• Development of a novel tumor-targeted vascular disrupting agent activated by Membrane-type Matrix Metalloproteinases (MT-MMPs)

      Atkinson, Jennifer M.; Falconer, Robert A.; Edwards, D.R.; Pennington, C.J.; Siller, Catherine S.; Shnyder, Steven D.; Bibby, Michael C.; Patterson, Laurence H.; Loadman, Paul M.; Gill, Jason H. (2010)
      Vascular disrupting agents (VDA) offer a strategy to starve solid tumors of nutrients and oxygen concomitant with tumor shrinkage. Several VDAs have progressed into early clinical trials, but their therapeutic value seems to be compromised by systemic toxicity. In this report, we describe the design and characterization of a novel VDA, ICT2588, that is nontoxic until activated specifically in the tumor by membrane-type 1 matrix metalloproteinase (MT1-MMP). HT1080 cancer cells expressing MT1-MMP were selectively chemosensitive to ICT2588, whereas MCF7 cells that did not express MT1-MMP were nonresponsive. Preferential hydrolysis of ICT2588 to its active metabolite (ICT2552) was observed in tumor homogenates of HT1080 relative to MCF7 homogenates, mouse plasma, and liver homogenate. ICT2588 activation was inhibited by the MMP inhibitor ilomastat. In HT1080 tumor-bearing mice, ICT2588 administration resulted in the formation of the active metabolite, diminution of tumor vasculature, and hemorrhagic necrosis of the tumor. The antitumor activity of ICT2588 was superior to its active metabolite, exhibiting reduced toxicity, improved therapeutic index, enhanced pharmacodynamic effect, and greater efficacy. Coadministration of ICT2588 with doxorubicin resulted in a significant antitumor response (22.6 d growth delay), which was superior to the administration of ICT2588 or doxorubicin as a single agent, including complete tumor regressions. Our findings support the clinical development of ICT2588, which achieves selective VDA targeting based on MT-MMP activation in the tumor microenvironment.
    • Membrane Type MMPs Show Differential Expression in Non-Small Cell Lung Cancer (NSCLC) Compared to Normal Lung; Correlation of MMP-14 mRNA Expression and Proteolytic Activity.

      Atkinson, Jennifer M.; Gill, Jason H.; Loadman, Paul M.; Martin, Sandie W.; Pennington, J.; Anikin, V.A.; Mearns, A.J.; Edwards, D.R. (2007)
      Improved understanding of the involvement of matrix metalloproteinases (MMPs), including membrane-type MMPs (MT-MMPs), in human tumours has potential diagnostic, prognostic and therapeutic implications. We assessed the relationship between MT-MMP expression and clinicopathological parameters in human non-small cell lung cancer (NSCLC) and histologically normal lung tissue by quantitative Real Time PCR (qRT-PCR). All MT-MMPs (MMPs 14-17, 24 and 25) were detected by qRT-PCR with significantly higher MMP-14, -15 and -17 expression observed in tumour relative to normal lung specimens. MMP-16 was undetectable in normal lung but expressed in 8% tumours. MMP-15 demonstrated significant overexpression in adenocarcinomas relative to squamous cell carcinomas and normal lung tissue. MMP-14 mRNA expression strongly correlated to MMP-14 proteolytic activity in preclinical tumour models, indicating that qRT-PCR may predict MMP-14 activity levels in NSCLC. These data suggest that MMP-14, -15 and -17 may be good markers of disease, or therapeutic targets for treatment of human NSCLC.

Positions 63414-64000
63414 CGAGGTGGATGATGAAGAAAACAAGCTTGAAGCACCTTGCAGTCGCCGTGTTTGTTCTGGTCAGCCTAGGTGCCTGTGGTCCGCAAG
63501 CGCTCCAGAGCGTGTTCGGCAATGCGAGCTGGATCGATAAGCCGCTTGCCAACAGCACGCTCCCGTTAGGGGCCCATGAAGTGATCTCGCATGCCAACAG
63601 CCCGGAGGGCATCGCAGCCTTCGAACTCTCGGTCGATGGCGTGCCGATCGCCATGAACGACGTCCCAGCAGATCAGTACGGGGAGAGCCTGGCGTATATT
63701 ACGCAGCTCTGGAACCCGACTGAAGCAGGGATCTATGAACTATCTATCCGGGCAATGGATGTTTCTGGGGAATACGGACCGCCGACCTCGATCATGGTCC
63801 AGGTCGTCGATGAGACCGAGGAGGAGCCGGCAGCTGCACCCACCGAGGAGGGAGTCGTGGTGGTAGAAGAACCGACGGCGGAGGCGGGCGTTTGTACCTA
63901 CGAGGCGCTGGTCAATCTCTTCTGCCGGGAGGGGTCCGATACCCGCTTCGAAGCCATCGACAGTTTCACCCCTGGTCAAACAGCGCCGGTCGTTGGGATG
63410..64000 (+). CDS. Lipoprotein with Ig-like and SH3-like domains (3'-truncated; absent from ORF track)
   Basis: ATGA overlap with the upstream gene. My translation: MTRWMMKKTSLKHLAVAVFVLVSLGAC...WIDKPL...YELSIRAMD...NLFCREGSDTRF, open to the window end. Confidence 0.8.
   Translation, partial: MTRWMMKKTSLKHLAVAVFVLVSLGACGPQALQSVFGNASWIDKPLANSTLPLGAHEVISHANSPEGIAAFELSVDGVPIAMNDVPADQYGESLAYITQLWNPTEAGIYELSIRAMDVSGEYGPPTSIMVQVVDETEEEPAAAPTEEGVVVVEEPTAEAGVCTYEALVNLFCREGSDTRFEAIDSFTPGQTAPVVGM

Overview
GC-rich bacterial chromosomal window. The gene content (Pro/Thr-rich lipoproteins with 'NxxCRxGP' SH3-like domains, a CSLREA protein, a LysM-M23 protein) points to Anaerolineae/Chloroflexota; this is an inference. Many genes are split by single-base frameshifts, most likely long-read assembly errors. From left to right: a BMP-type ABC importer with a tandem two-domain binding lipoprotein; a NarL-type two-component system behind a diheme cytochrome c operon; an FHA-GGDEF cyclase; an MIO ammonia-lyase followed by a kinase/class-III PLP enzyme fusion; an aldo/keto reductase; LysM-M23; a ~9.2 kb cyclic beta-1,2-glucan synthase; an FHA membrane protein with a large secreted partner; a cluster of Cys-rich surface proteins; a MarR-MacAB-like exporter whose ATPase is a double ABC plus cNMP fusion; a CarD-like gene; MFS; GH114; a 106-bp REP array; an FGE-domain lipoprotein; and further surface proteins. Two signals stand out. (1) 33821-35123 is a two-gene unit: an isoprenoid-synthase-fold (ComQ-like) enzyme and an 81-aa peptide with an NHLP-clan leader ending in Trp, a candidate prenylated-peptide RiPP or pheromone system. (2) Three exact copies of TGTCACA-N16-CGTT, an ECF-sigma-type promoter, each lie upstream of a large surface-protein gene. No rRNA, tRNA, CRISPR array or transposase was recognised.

• Proteases in cancer drug delivery

      Vandooren, J.; Opdenakker, G.; Loadman, Paul M.; Edwards, D.R. (2016-02-01)
      Whereas protease inhibitors have been developed successfully against hypertension and viral infections, they have failed thus far as cancer drugs. With advances in cancer profiling we now better understand that the tumor “degradome” (i.e. the repertoire of proteases and their natural inhibitors and interaction partners) forms a complex network in which specific nodes determine the global outcome of manipulation of the protease web. However, knowing which proteases are active in the tumor micro-environment, we may tackle cancers with the use of Protease-Activated Prodrugs (PAPs). Here we exemplify this concept for metallo-, cysteine and serine proteases. PAPs not only exist as small molecular adducts, containing a cleavable substrate sequence and a latent prodrug, they are presently also manufactured as various types of nanoparticles. Although the emphasis of this review is on PAPs for treatment, it is clear that protease activatable probes and nanoparticles are also powerful tools for imaging purposes, including tumor diagnosis and staging, as well as visualization of tumor imaging during microsurgical resections.